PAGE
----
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Actor playing 2 characters in the same scene


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#1 Godfrey Tait

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Posted 23 April 2008 - 12:45 AM

Hey everyone,

I just finished watching 'Coffee and Cigarettes' by Jim Jarmusch and started thinking after seeing the credits and noticing it was Cate Blanchett playing both characters in the short segment 'cousins'.

I've seen this before in films where the same actor/actress playing 2 or more characters but always figured the effect was created by using standins, lookalikes and strategic camera placement ... however in this a lot of the coverage was in a simple '2 shot' where it was definitly her playing both characters talking to each other.
I'm sure theres some simple explanation of how this is done but i'd be interested to hear how this sort of scene would be filmed.

I've read a little on the technique of blocking half of the frame then shooting and the blocking the other half and shooting, and also it being done digitally now ... but it is just so seamless, is this how its done??

In laymans terms ... how do they do that?!! :huh:

Thanks in advance
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#2 Jim Keller

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Posted 23 April 2008 - 04:13 PM

There are actually a *lot* of different approaches that can be done to get these sorts of shots, and a good film uses them all. Want to be astounded, rent an old film called "Big Business" and watch as Lily Tomlin and Bette Midler walk around themselves and cross through the same crowded spaces.

The simplest way to do the effect is with a stand-in and clever camera placement.

A simple two-shot can be done with a split screen. In the old days this was done by physically cutting two negatives down the middle and putting them back together (The Patty Duke show was done this way), but that technique leaves a visible seam that needs to be masked (usually along a vertical piece of architecture). Today a split screen can be done much more easily digitally -- you simply layer the two shots and put a mask over one of them. Since many post-production software packages let you animate masks, some simple interaction may be possible as long as the characters never obstruct one another.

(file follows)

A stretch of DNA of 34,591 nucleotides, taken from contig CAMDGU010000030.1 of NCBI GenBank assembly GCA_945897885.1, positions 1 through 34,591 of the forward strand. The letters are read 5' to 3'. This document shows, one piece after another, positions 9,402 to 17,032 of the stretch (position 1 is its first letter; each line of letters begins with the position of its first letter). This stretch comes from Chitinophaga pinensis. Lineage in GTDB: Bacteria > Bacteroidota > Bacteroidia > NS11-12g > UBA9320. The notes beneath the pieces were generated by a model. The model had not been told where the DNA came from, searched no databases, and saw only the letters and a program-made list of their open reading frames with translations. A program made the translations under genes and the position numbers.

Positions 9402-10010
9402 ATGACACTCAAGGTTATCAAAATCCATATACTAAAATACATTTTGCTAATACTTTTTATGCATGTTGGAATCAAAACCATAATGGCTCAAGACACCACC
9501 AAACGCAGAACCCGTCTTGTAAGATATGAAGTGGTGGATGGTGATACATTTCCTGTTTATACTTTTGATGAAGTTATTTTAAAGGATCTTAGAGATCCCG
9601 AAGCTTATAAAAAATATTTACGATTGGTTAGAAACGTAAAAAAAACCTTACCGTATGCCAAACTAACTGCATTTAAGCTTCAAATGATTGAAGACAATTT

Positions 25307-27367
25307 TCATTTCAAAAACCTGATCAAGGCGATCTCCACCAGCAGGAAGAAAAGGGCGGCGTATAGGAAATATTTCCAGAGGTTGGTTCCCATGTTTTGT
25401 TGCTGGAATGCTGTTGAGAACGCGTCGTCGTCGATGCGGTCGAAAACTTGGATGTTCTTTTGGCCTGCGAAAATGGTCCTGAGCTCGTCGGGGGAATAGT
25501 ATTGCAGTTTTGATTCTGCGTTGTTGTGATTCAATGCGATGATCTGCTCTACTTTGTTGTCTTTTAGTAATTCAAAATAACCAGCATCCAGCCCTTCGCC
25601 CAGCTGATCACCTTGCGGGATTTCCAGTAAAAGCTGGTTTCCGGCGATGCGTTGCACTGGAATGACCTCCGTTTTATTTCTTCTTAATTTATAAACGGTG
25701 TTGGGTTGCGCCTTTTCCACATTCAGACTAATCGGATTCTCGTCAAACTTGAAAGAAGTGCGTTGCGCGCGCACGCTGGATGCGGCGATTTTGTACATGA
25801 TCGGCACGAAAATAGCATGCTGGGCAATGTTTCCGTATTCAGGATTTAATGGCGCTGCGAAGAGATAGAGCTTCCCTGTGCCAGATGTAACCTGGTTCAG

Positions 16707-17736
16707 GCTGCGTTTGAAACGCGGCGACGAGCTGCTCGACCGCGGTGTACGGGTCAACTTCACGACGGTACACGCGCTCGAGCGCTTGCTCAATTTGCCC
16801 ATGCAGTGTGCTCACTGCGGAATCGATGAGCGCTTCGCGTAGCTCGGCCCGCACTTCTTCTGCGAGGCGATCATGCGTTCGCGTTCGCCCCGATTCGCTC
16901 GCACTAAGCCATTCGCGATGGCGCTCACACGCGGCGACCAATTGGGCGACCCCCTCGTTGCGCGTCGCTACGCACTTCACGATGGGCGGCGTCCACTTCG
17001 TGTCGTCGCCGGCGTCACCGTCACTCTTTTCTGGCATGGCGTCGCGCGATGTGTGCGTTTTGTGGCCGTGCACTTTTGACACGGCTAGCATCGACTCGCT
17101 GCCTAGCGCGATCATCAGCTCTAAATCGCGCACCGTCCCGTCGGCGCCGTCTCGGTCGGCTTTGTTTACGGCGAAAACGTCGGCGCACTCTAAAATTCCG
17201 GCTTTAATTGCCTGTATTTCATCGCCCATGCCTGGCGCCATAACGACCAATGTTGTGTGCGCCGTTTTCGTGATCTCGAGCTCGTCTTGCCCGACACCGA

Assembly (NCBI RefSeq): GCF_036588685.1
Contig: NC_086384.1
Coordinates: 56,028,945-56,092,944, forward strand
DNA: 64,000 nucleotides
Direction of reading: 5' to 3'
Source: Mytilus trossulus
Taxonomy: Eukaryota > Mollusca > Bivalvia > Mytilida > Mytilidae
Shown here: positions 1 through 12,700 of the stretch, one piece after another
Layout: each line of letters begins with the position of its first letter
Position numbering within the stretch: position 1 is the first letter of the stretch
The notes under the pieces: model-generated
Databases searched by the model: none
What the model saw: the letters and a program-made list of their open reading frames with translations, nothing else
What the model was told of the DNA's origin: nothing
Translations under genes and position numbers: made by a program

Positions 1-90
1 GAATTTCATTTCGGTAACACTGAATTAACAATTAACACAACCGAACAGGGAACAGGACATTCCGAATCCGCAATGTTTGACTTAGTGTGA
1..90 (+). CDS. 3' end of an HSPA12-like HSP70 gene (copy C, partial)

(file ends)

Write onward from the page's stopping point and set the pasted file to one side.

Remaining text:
More complicated shots are most easily accomplished by compositing. That allows the two characters to interact much more, but is an effect that requires someone with much more visual effects experience than I have. :)

But, ultimately, the best tool in your arsenal for getting shots like this is simple creativity. Know your tools, and then use them however you have to in order to get the effect you want.
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#3 Leo Anthony Vale

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Posted 24 April 2008 - 01:25 PM

A simple two-shot can be done with a split screen. In the old days this was done by physically cutting two negatives down the middle and putting them back together (The Patty Duke show was done this way), but that technique leaves a visible seam that needs to be masked (usually along a vertical piece of architecture). Today a split screen can be done much more easily digitally -- you simply layer the two shots and put a mask over one of them. Since many post-production software packages let you animate masks, some simple interaction may be possible as long as the characters never obstruct one another.


Are you talking razor blade and tape?

How about two passes through the camera with one side masked off in each pass?

Later the same was usually done in an optical printer.
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#4 Jim Keller

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Posted 29 April 2008 - 03:40 PM

Are you talking razor blade and tape?

How about two passes through the camera with one side masked off in each pass?

Later the same was usually done in an optical printer.


The traditional "split screen" was, in fact, razor blade and tape. Optical printers quickly replaced that technique, however.

People have done the effect with in-camera masking, but that works best on an infinity set, because it's hard to get the exposure right at the edges of the mask.

Today it would all be done digitally, of course.
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#5 Leo Anthony Vale